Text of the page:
Guest post by Robert Slonim on Economic Incentives for Blood Donations

By Robert Slonim, Professor, University of Sydney School of Economics

Blood shortages remain a large global public health concern with shortages worldwide, often severe in developing countries, and seasonal shortages remain common in many developed countries. With less than 10 percent of the population donating in developing countries, and much less in less wealthy countries, the need for increasing the blood supply remains an important public policy concern.

Institutions such as the World Health Organization and many national blood agencies have for 40 years promoted policy guidelines that oppose the use of economic incentives to attract blood donors. In an article that appears in the May 24, 2013, issue of Science, Nicola Lacetera, Mario Macis and I argue that such opposition should be reconsidered based on new evidence.

The opposition has been based in part on two empirically testable notions.  First, paying donors could undermine altruistic motivation for blood donations and result in fewer donations than a purely volunteer blood donation supply.  Second, economic incentives may attract donors with less safe blood supply, such as those with a higher incidence of Hepatitis or HIV.  Over the past 40 years many surveys and laboratory studies have found evidence that in general support these concerns.  In our paper we note, however, that this evidence comes mainly from uncontrolled studies using non-random samples, and surveys and artificial scenarios using hypothetical questions. Along with other researchers, we have been investigating whether this evidence would hold up in actual blood donation situations.

In our Science paper, we review a large body of very recent field-based evidence from large, representative samples on actual donations, and the results clearly refute the previous findings: economic rewards have a positive effect on donations, without negative consequences on the safety of the blood.  This evidence comes from the work of other researchers along with our own extensive work.  The evidence comes from studies examining the effects of actual incentives for actual blood donors in the United States, Argentina, Switzerland and Italy.  Of the 19 incentive items examined using field-based methods, 18 had a positive effect and only one (a free cholesterol test) had no effect. The incentives ranged from mostly small valued items such as t-shirts and $5 gift cards to a paid day off work. We also note that in every study that was able to observe the quality of the donation, as measured by whether donors were deferred or the blood was later rejected during safety tests, none found any significant changes in the usability of the blood. Thus, in contrast to the earlier evidence, the field-based evidence clearly indicates that economic incentives can increase the blood supply without any negative consequences for the safety of the supply.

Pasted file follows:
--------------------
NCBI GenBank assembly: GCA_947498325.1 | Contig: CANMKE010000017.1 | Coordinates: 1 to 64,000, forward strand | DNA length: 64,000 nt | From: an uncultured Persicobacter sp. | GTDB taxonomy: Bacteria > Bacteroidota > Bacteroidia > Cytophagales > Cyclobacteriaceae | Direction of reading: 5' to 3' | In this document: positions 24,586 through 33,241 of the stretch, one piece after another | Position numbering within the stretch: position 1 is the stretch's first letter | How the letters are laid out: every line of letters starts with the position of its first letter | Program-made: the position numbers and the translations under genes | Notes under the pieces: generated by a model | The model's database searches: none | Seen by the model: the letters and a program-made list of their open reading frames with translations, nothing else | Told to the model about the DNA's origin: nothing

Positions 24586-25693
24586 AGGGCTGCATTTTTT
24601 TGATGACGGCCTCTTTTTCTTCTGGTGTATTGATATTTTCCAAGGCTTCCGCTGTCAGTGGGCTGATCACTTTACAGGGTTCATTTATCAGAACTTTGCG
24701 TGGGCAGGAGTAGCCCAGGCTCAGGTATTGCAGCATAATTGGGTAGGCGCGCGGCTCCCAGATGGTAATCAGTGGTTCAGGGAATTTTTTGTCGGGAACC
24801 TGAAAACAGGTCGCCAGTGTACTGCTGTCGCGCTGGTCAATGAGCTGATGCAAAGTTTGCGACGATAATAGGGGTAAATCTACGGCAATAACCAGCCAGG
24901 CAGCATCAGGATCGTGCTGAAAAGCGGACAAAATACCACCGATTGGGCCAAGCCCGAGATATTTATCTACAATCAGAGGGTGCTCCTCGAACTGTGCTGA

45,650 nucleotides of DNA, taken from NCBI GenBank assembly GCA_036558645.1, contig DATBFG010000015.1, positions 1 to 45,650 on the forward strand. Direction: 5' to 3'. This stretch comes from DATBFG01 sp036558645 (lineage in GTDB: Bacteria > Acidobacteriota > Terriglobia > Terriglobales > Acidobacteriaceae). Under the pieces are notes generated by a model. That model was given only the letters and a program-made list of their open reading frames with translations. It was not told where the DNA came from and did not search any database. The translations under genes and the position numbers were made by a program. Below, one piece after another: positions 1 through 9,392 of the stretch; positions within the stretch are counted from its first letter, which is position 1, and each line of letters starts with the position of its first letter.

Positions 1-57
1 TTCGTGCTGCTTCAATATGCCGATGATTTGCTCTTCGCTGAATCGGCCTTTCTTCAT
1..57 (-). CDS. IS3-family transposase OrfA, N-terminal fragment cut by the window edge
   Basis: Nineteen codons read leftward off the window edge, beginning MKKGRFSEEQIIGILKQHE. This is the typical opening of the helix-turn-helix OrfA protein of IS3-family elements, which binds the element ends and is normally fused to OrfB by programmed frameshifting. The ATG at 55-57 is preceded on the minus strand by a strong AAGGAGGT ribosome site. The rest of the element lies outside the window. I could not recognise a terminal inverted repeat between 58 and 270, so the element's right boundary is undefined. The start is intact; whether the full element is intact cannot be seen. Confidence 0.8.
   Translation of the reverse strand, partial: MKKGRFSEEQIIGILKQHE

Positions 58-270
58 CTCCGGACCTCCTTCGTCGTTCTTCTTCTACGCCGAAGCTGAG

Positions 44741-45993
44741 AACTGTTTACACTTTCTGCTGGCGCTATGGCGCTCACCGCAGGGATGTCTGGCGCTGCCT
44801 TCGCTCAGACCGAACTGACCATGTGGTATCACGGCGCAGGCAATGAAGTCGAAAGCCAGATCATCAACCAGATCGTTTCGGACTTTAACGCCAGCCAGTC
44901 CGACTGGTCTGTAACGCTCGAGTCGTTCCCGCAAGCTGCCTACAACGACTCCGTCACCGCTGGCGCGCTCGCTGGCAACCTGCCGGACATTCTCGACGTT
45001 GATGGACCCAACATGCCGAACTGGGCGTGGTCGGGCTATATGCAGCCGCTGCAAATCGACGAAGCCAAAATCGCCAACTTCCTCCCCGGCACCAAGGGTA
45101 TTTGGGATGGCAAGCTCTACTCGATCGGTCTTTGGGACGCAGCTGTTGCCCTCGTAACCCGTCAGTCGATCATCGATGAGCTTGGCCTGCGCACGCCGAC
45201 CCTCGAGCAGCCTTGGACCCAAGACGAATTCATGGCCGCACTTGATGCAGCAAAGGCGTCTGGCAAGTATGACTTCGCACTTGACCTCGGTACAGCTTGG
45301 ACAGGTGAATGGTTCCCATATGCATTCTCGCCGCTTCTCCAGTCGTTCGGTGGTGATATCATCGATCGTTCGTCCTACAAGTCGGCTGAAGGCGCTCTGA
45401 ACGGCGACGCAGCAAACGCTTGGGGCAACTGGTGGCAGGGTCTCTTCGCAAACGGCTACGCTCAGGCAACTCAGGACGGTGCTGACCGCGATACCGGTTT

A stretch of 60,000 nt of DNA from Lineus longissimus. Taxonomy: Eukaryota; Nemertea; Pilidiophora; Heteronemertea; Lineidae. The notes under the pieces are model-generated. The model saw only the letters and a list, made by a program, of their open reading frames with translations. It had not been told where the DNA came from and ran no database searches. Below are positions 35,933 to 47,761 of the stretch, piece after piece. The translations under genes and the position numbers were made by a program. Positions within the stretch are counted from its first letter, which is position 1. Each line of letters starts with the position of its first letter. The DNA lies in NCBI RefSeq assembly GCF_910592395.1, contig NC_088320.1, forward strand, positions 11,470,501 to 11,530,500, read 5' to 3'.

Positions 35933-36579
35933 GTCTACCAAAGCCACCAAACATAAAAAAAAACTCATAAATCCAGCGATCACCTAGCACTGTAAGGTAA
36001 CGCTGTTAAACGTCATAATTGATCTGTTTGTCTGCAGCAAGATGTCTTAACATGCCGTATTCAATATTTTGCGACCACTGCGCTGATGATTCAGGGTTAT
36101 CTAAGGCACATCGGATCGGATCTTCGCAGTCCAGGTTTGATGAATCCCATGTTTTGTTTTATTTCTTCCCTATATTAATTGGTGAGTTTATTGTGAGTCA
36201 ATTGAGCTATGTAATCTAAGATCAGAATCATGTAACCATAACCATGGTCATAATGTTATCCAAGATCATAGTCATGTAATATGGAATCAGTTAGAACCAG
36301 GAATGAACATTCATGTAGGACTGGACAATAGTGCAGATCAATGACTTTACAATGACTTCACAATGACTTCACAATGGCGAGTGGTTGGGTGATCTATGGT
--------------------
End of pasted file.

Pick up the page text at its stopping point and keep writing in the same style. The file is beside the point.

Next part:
There are many differences between the earlier approaches and the new evidence that can explain the radically different results.  For instance, in the field studies donors do not feel scrutinized by the researcher and thus might be less concerned about their image and more excited about the rewards.  Moreover, the past research often focused on getting paid cash to donate, whereas offering “gifts” such as t-shirts may be seen as a token of appreciation which can reinforce rather than undermine donors’ intrinsic motivation. Also, the rewards are typically provided for presenting at the blood drives, not for donating blood, which should reduce the risk that an ineligible donor might misrepresent health or other information.

There is a wide gulf between “paying donors,” which has been opposed by the WHO and national blood banks, and a purely voluntary donation system. Offering small gifts falls within this gap, but many other policies are also possible. We conclude in our article that “In addition to economic incentives, policy-makers should consider non-pecuniary rewards (e.g., symbolic and with social recognition) and various appeals. Debates on ethical issues around giving rewards for donations should be encouraged. But there should be little debate that the most relevant empirical evidence shows positive effects of offering economic rewards on donations.

You can read the abstract here:

Author: paulfrijters

Professor of Wellbeing and Economics at the London School of Economics, Centre for Economic Performance

2 thoughts on “Guest post by Robert Slonim on Economic Incentives for Blood Donations”

  1. As a long term blood donor, who experienced a heart attack followed by a quadruple bypass the consequent inability to contribute blood due to the medications prescribed is a constant source of frustration


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